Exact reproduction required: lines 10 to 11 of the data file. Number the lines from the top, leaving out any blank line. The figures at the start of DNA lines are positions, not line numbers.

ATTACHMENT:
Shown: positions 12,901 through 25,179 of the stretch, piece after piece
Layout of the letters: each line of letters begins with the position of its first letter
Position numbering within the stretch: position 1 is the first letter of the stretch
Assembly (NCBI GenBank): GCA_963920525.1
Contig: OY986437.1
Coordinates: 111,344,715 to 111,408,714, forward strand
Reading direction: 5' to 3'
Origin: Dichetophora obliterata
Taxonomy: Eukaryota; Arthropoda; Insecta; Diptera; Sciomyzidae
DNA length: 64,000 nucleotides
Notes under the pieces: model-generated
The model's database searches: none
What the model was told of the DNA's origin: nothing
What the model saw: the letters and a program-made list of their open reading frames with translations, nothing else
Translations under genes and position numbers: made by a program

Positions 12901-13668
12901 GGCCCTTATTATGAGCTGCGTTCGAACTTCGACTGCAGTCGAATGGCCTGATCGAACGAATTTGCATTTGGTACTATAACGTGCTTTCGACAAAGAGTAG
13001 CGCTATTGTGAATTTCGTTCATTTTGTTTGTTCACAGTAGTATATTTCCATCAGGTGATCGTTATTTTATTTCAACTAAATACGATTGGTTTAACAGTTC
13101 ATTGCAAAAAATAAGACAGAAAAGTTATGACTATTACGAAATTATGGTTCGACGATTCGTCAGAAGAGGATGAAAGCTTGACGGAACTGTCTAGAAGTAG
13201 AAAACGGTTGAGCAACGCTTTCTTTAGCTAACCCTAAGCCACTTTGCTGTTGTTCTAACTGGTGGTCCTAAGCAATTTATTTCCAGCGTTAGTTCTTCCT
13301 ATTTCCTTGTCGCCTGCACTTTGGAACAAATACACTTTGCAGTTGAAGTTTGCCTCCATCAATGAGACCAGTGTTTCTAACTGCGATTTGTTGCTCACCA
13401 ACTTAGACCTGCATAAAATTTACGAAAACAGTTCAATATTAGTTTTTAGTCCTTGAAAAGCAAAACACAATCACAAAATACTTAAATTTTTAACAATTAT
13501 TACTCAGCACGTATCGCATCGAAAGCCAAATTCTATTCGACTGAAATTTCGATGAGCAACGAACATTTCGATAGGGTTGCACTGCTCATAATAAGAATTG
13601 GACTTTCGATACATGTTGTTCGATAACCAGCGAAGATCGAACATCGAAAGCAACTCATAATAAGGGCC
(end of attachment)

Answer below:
DNA length: 64,000 nucleotides
Notes under the pieces: model-generated